When were the American bison almost wiped out?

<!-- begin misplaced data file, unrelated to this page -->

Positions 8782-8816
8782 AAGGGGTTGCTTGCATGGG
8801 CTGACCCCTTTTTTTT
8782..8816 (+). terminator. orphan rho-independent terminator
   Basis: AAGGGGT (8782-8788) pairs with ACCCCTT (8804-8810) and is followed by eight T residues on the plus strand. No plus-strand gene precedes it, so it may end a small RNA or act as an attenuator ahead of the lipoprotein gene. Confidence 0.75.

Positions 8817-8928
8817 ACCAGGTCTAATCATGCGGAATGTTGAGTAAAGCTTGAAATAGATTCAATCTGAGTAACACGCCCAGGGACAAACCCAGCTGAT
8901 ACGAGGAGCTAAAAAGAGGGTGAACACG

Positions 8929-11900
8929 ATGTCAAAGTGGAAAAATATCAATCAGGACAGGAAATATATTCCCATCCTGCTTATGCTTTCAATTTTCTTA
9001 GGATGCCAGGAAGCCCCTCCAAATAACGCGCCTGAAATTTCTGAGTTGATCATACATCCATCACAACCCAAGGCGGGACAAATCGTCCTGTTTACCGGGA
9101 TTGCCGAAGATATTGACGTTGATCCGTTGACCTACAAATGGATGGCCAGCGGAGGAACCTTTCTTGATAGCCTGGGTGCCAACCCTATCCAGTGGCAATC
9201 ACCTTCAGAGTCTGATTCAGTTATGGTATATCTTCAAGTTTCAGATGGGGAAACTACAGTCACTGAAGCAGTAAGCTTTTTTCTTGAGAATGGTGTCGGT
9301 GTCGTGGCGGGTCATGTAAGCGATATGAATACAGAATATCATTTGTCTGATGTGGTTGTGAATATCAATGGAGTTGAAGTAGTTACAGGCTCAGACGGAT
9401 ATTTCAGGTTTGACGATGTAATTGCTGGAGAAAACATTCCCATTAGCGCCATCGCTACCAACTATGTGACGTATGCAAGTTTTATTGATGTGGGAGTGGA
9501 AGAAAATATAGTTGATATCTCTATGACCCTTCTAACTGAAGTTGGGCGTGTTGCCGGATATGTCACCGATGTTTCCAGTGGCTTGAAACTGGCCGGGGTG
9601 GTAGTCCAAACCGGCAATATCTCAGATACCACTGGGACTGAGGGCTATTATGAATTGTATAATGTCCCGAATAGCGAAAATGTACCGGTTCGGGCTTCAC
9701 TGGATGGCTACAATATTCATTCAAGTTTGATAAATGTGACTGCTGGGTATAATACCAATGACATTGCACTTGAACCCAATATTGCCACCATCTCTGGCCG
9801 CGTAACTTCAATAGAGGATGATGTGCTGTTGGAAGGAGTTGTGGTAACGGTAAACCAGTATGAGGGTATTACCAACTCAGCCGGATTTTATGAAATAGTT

American bison - were near to extinction by 1900, although they numbered more than 60 million when the white man first arrived in their feeding grounds. Buffalo, as the bison were commonly called, were the prime essential of the Plains Indian's economy. The powerful animal's meat, bones, and hide provided by the Indians by food, medicine, clothing and shelter. At first the white man, too, killed the buffalo for meat and hides. But after 1850, as the American-Indian war neared its climax, United States soldiers began to slaughter the animals discriminately to force the Indians to leave their homeland. With the advent of the railroad the killing of bison became a sport. Travelers would shoot from railroad carriages, leaving to carcases to lot by the tracks. In less than 50 years about 50 million buffalo had been exterminated. The voices of those who wished to save the animal from extinction were heeded just in time. From the few survivors, new herds were reared. Today the buffalo increasing in numbers, with herds totalling several thousand.

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